Robert Lazzarini motel door (kicked-in), 2012 With Marlborough Chelsea Gallery

Robert Lazzarini
motel door (kicked-in), 2012
With Marlborough Chelsea Gallery

Miami Project- Miami Project, the fair  started last year by the ArtMrkt fair group (whose events include Texas Contemporary and ArtMrkt Hamptons), is returning for a second edition. Fifty-six galleries are on tap, including the most famous of most: Fredericks & Freiser, and Yossi Milo.

Ring Master, 2013 Ink, acrylic, and glitter on paper: 30 x 22 inches With the Fredericks & Freiser Gallery

Ring Master, 2013
Ink, acrylic, and glitter on paper: 30 x 22 inches
With the Fredericks & Freiser Gallery

Brazil Art Fair– Brazil will getting a lot of attention this year with over 40 galleries exhibiting at the new Brazil ArtFair running from December 3 to 8 in Woodson Park on NW 36th Street in Midtown. Their goal is “to go beyond your everyday art fair…with a private initiative for the promotion and internationalization of Brazil’s art market,” the fair’s founder Michel Serebrinsky explained to Art Info. Some galleries to watch: Multiplique Boutique, Lourdina Jean Rabieh, and Paralelo Gallery.

Panta Rhei, folhas sintéticas, 2012 Lourdina Jean Rabieh Gallery

Panta Rhei, folhas sintéticas, 2012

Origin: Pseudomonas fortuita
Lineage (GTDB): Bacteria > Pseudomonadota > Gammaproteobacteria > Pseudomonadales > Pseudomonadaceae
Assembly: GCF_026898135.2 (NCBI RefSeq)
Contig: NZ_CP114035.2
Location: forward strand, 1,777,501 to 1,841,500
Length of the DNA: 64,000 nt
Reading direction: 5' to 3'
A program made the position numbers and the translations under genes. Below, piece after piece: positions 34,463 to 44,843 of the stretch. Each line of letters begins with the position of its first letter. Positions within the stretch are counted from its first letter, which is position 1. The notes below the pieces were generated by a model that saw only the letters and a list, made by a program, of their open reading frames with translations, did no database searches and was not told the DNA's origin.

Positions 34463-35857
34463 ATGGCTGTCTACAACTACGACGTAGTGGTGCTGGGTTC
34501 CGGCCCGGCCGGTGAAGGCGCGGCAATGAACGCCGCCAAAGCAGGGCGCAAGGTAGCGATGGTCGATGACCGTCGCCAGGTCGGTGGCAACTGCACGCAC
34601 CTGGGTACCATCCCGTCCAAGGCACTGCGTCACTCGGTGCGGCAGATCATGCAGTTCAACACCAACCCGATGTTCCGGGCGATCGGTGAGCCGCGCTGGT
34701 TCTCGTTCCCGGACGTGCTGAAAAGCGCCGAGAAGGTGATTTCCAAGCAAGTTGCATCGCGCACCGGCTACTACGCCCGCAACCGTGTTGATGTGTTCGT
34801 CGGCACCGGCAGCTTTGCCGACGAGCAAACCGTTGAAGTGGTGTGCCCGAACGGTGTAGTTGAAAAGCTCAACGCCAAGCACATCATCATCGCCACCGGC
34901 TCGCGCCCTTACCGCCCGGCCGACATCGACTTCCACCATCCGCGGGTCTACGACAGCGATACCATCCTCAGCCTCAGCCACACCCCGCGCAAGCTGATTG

With Lourdina Jean Rabieh Gallery

Parties/Art & Music Events

Basel Castle – Basel Castle, produced by the Overthrow Collective in association with Embrace and ABV Gallery, is an art and music festival combining street artists and upcoming electronic musicians. The fair, on view all day on Dec.7th, includes unique interactive games, installations, exhibitions, and live performances by both the artists and musicians. The line-up includes Nychos, Skinner, Matt W Moore, Meggs, Jeremyville, Buff Monster, Madsteez, and a DJ set by SBTRKT,  amongst others.

Basel_Castle_2013_Lineup_Flyer

Hyperallergic’s cocktail part at Aqua Art Miami- On Friday, December 6, from 6 to 8 pm, our favorite blog, Hyperallergic, will be hosting their second cocktail party at Aqua Art Miami (1530 Collins Avenue, South Beach, FL). Great opportunity to meet with the brilliant writers; Danny and I will definitely try to talk to Alicia Eler about her Selfie theories while having a cocktail or two. You can RSVP here.